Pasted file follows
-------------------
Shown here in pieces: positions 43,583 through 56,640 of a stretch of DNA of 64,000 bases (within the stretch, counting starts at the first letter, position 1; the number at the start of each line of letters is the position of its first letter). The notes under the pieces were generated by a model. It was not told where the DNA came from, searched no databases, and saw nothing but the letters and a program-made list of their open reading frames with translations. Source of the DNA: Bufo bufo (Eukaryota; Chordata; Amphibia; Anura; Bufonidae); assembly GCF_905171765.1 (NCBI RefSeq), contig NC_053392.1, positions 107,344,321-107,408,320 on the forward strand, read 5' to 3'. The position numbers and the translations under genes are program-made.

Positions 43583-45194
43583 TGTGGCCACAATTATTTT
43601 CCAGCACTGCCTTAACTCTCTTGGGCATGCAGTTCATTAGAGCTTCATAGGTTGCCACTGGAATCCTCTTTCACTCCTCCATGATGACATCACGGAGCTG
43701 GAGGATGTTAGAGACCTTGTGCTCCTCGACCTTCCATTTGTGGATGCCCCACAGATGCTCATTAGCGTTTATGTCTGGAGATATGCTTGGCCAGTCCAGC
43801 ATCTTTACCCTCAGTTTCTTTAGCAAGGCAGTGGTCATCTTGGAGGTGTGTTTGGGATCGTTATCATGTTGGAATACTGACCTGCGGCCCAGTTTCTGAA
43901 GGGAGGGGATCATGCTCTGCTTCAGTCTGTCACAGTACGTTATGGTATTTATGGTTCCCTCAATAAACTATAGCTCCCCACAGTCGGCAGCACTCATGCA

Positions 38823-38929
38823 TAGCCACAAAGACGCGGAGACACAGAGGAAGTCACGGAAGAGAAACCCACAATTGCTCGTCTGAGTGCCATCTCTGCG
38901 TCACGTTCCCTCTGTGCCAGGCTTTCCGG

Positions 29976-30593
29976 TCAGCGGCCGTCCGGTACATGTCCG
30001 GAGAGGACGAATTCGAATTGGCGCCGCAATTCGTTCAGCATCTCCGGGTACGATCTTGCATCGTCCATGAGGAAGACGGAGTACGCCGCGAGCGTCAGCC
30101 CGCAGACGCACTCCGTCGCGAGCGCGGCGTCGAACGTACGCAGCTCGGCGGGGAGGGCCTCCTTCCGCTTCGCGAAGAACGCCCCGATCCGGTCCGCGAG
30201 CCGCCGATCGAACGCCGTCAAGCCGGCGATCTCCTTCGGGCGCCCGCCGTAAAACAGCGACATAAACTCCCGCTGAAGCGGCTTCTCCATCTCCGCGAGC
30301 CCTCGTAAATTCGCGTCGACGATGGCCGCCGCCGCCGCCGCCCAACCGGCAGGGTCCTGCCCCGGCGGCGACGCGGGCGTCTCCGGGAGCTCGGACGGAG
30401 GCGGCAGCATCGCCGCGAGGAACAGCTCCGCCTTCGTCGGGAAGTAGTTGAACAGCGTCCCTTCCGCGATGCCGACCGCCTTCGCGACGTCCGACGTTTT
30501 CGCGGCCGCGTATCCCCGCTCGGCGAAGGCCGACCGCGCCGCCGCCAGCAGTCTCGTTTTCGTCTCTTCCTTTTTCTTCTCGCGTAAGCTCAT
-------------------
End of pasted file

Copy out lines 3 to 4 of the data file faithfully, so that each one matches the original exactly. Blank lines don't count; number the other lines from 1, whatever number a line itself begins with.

43583 TGTGGCCACAATTATTTT
43601 CCAGCACTGCCTTAACTCTCTTGGGCATGCAGTTCATTAGAGCTTCATAGGTTGCCACTGGAATCCTCTTTCACTCCTCCATGATGACATCACGGAGCTG